Extracting the global variables accessed by individual function with function pass

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Extracting the global variables accessed by individual function with function pass

Yan Lin Aung
Hi All,

Is there a way to dump the global variables, which are accessed (read/written to) by each function within the LLVM function pass?
Any pointers on how that info can be extracted in LLVM for each function in the application?

Thanks.

Regards,
Yan Lin Aung


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Re: Extracting the global variables accessed by individual function with function pass

Duncan Sands
Hi,

> Is there a way to dump the global variables, which are accessed (read/written
> to) by each function within the LLVM function pass?
> Any pointers on how that info can be extracted in LLVM for each function in the
> application?

you will have to write your own pass to do this.  For each global, visit each
of its uses (via use_begin, use_end).  If the use is a constant (isa<Constant>),
visit each of its uses too (do this recursively until you aren't visiting
constants any more).  If a use isn't a constant, check whether it's parent
(getParent) is the function you are interested in.  The point of recursing on
constant uses is that the global may be used in a constant expression (eg a
constant bitcast) before actually being used by an instruction.

Ciao, Duncan.
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Re: Extracting the global variables accessed by individual function with function pass

John Criswell-4
On 9/2/13 6:15 AM, Duncan Sands wrote:

> Hi,
>
>> Is there a way to dump the global variables, which are accessed
>> (read/written
>> to) by each function within the LLVM function pass?
>> Any pointers on how that info can be extracted in LLVM for each
>> function in the
>> application?
>
> you will have to write your own pass to do this.  For each global,
> visit each
> of its uses (via use_begin, use_end).  If the use is a constant
> (isa<Constant>),
> visit each of its uses too (do this recursively until you aren't visiting
> constants any more).  If a use isn't a constant, check whether it's
> parent
> (getParent) is the function you are interested in.  The point of
> recursing on
> constant uses is that the global may be used in a constant expression
> (eg a
> constant bitcast) before actually being used by an instruction.

Note that this only finds globals that are directly accessed by the
function.  It won't find globals that are accessed by the function due
to the global being passed into the function as an argument or loaded
from memory via an LLVM load instruction.  To find those, you'll need to
use alias analysis or a points-to analysis.

-- John T.

>
> Ciao, Duncan.
> _______________________________________________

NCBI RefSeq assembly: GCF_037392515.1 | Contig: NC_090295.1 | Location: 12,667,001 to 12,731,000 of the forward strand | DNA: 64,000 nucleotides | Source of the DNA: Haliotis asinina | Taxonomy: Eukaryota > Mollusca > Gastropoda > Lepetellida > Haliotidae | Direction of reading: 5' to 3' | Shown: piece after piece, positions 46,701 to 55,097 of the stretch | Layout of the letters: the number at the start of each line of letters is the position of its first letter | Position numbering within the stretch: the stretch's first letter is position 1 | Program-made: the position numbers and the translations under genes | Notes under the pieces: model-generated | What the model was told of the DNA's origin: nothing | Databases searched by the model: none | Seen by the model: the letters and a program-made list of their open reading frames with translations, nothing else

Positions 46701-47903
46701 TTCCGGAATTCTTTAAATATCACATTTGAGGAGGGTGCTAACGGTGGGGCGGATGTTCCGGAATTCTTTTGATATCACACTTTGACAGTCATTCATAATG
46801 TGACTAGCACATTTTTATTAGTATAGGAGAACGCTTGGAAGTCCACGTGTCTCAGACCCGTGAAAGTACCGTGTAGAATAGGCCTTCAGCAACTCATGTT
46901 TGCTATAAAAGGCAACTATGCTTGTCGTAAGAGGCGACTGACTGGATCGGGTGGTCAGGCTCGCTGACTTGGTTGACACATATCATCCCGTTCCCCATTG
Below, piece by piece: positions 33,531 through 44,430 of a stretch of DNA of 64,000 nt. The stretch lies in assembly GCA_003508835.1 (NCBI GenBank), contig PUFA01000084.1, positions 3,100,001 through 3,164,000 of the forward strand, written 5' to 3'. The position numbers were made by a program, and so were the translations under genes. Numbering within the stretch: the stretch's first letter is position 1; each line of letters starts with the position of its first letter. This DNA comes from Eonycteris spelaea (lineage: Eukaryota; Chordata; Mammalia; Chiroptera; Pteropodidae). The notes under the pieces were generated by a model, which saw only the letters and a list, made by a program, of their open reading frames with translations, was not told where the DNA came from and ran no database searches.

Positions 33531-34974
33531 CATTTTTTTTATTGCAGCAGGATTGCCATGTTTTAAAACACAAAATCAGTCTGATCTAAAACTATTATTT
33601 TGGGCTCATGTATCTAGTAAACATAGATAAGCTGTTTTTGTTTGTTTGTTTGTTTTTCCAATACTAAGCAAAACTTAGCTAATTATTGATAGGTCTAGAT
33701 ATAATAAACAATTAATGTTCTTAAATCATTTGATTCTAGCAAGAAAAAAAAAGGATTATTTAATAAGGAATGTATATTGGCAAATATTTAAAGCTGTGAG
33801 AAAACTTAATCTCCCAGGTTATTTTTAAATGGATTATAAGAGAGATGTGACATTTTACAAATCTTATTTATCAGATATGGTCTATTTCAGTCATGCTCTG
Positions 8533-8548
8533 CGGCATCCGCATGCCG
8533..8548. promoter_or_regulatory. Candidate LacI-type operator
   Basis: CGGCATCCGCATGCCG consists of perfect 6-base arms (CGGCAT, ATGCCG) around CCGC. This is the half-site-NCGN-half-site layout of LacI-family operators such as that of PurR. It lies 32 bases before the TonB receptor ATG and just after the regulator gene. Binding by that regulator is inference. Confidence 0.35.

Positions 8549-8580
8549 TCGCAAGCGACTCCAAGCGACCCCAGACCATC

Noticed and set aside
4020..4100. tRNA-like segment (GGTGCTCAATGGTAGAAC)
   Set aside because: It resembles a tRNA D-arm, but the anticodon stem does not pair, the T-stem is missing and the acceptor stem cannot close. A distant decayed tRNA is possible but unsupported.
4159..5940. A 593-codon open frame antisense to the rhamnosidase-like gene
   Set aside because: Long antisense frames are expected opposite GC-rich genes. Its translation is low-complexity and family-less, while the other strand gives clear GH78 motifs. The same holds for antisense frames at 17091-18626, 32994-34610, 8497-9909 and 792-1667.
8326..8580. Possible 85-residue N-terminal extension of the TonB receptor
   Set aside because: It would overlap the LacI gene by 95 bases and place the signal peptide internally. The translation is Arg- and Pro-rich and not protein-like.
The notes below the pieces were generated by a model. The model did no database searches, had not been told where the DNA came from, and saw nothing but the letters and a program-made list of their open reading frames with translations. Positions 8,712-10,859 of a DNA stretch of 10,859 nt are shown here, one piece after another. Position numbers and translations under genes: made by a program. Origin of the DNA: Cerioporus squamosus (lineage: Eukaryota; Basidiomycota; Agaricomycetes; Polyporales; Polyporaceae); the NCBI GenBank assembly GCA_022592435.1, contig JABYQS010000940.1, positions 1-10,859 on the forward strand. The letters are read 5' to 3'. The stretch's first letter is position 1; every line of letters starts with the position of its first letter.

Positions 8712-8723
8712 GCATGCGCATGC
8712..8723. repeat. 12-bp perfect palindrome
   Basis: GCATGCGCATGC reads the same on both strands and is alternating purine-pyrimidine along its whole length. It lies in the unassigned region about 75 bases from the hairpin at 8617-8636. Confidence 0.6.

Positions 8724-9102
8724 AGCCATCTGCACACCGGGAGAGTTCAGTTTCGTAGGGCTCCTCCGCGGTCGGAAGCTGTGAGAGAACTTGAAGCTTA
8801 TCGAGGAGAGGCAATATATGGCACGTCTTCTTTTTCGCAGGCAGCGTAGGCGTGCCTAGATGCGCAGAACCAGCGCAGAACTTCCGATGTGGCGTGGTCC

> LLVM Developers mailing list
> [hidden email]         http://llvm.cs.uiuc.edu
> http://lists.cs.uiuc.edu/mailman/listinfo/llvmdev

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Re: Extracting the global variables accessed by individual function with function pass

Yan Lin Aung
Hi Duncan and John,

Thank your very much for the advice and help.

Yes, I have got the first part working following Duncan's advice.

I think I can also incorporate Alias Analysis (AA) in my code.

A bit of guidance on how the LLVM provided methods in AA have to be invoked so as to get the info on
the global being passed into the function as an argument or loaded from memory via an LLVM load instruction as John pointed out?

Thanks again.

Regards,
Yan Lin Aung


From: John Criswell <[hidden email]>
To: Duncan Sands <[hidden email]>
Cc: [hidden email]
Sent: Friday, September 6, 2013 11:41 PM
Subject: Re: [LLVMdev] Extracting the global variables accessed by individual function with function pass

On 9/2/13 6:15 AM, Duncan Sands wrote:

> Hi,
>
>> Is there a way to dump the global variables, which are accessed
>> (read/written
>> to) by each function within the LLVM function pass?
>> Any pointers on how that info can be extracted in LLVM for each
>> function in the
>> application?
>
> you will have to write your own pass to do this.  For each global,
> visit each
> of its uses (via use_begin, use_end).  If the use is a constant
> (isa<Constant>),
> visit each of its uses too (do this recursively until you aren't visiting
> constants any more).  If a use isn't a constant, check whether it's
> parent
> (getParent) is the function you are interested in.  The point of
> recursing on
> constant uses is that the global may be used in a constant expression
> (eg a
> constant bitcast) before actually being used by an instruction.

Note that this only finds globals that are directly accessed by the
function.  It won't find globals that are accessed by the function due
to the global being passed into the function as an argument or loaded
from memory via an LLVM load instruction.  To find those, you'll need to
use alias analysis or a points-to analysis.

-- John T.

>
> Ciao, Duncan.
> _______________________________________________
> LLVM Developers mailing list
> [hidden email]        http://llvm.cs.uiuc.edu
> http://lists.cs.uiuc.edu/mailman/listinfo/llvmdev

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